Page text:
Business of Fashion/ Maghan McDowell/ April 12, 2018

SAN FRANCISCO, United States — Less than a week before Facebook chief executive Mark Zuckerberg donned a suit to testify before the United States Congress, influencer monetisation platform Liketoknow.it sent an email to users: “As of today, you will be able to shop Instagram content exclusively with a screenshot, as like-based shopping will no longer be supported due to changes in Facebook/Instagram’s third-party access to likes.”

It was a short message with big meaning.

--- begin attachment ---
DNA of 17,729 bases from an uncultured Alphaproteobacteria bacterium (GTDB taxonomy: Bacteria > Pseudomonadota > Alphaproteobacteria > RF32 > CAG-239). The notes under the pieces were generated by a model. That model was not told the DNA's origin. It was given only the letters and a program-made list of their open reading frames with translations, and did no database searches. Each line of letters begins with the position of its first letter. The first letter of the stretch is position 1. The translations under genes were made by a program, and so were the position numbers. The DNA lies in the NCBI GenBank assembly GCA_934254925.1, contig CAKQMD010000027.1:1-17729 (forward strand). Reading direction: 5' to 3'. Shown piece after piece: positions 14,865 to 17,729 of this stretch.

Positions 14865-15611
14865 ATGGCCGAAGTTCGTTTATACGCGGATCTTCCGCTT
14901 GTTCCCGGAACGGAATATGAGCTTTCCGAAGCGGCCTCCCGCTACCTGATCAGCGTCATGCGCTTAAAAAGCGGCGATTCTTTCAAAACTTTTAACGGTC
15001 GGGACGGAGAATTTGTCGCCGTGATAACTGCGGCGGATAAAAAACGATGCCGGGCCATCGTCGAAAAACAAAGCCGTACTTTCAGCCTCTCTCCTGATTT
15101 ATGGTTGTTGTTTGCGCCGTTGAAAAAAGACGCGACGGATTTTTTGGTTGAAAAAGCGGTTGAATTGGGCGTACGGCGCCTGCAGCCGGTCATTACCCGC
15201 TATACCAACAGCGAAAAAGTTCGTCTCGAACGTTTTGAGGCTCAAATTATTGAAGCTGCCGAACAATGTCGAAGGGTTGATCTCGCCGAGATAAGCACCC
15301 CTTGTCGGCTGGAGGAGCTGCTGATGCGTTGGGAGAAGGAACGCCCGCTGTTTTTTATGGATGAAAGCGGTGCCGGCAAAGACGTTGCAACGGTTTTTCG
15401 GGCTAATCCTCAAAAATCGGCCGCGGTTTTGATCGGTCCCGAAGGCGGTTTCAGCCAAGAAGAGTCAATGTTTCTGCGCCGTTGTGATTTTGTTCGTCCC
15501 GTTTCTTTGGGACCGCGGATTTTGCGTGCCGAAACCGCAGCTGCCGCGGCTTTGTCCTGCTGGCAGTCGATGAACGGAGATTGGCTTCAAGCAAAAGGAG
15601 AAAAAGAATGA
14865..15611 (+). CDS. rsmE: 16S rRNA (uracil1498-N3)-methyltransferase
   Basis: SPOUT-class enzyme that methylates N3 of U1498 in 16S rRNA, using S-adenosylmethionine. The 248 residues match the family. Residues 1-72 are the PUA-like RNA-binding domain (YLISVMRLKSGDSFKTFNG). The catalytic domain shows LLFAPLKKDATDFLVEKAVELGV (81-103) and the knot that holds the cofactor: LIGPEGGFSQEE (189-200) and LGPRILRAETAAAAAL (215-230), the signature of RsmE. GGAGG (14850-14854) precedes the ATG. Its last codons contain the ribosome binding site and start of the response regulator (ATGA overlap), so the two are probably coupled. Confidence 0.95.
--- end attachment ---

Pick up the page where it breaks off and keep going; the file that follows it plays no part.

The Instagram shopping service could no longer use the “likes” on influencer posts to send registered users emails with associated product information and buy buttons. It was one of the unexpected repercussions from Instagram parent company Facebook’s tightened privacy policy amid a cascade of criticism in the wake of the platform’s Cambridge Analytica data privacy debacle. An April 4 announcement from Facebook chief technology officer Mike Schroepfer entitled “An Update on Our Plans to Restrict Data Access on Facebook” mostly focused on changes to Facebook — including changes to how outside apps can access events, groups and pages — with just one sentence announcing a decision to effectively shut down Instagram’s existing application programming interface, or API.

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